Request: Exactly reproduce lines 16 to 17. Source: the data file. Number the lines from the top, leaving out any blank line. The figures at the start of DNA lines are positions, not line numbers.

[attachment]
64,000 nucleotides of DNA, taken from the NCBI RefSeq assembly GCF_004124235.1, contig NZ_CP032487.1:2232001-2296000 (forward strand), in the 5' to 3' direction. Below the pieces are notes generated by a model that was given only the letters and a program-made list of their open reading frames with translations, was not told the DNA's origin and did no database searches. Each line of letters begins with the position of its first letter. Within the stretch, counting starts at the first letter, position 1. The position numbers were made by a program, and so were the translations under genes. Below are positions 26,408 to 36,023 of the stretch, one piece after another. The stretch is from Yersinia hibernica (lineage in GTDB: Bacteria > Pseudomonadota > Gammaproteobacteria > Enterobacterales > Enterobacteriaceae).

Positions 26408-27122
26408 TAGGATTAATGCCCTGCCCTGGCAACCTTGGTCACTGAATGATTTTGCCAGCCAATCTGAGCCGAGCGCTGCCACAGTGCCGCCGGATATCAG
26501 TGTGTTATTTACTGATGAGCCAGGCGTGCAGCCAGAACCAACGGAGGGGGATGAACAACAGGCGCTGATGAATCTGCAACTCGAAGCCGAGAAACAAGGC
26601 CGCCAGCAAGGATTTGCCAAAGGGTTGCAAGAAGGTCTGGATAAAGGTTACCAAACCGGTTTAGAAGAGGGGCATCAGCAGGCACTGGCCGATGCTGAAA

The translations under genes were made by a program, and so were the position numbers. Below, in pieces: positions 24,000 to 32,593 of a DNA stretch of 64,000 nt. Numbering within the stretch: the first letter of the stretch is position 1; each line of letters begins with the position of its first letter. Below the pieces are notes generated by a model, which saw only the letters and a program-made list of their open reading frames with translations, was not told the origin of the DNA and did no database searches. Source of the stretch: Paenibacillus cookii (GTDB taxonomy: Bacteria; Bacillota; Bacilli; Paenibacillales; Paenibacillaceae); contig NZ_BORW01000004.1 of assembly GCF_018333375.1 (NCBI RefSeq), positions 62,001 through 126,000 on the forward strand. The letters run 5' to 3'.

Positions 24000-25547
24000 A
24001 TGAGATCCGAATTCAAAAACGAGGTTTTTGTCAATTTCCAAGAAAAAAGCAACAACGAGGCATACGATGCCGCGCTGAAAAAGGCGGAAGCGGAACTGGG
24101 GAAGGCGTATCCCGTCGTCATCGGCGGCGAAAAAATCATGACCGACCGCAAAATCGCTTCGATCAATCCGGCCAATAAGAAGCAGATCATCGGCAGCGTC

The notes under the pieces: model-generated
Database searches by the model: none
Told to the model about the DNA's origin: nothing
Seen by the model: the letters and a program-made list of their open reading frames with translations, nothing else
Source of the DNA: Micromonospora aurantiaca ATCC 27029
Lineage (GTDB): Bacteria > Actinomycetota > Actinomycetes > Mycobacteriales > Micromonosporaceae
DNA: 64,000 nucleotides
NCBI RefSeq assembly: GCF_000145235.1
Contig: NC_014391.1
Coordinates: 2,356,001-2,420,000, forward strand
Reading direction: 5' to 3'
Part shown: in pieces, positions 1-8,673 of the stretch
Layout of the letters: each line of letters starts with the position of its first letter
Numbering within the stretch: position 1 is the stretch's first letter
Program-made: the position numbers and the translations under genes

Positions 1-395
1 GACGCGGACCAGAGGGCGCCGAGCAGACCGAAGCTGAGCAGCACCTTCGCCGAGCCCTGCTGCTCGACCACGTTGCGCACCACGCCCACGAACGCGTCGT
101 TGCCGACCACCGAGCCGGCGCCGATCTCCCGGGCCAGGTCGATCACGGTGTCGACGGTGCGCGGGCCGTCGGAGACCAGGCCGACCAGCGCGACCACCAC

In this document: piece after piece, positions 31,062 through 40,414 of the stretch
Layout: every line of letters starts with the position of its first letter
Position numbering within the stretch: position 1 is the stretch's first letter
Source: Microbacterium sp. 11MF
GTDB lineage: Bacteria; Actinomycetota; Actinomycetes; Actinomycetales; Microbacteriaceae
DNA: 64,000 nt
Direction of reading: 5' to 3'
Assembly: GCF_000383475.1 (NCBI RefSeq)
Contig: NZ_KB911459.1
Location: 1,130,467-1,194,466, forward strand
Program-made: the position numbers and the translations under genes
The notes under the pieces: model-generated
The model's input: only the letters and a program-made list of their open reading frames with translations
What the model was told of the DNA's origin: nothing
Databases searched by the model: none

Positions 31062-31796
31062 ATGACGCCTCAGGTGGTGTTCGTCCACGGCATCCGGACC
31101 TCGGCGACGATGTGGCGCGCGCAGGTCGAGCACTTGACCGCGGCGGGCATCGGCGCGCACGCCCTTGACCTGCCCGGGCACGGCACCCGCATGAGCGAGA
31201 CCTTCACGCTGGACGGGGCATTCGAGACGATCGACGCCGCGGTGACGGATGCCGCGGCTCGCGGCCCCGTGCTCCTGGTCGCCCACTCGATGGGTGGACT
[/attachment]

Lineage (GTDB): Bacteria > Actinomycetota > Actinomycetes > Mycobacteriales > Micromonosporaceae
DNA: 64,000 nucleotides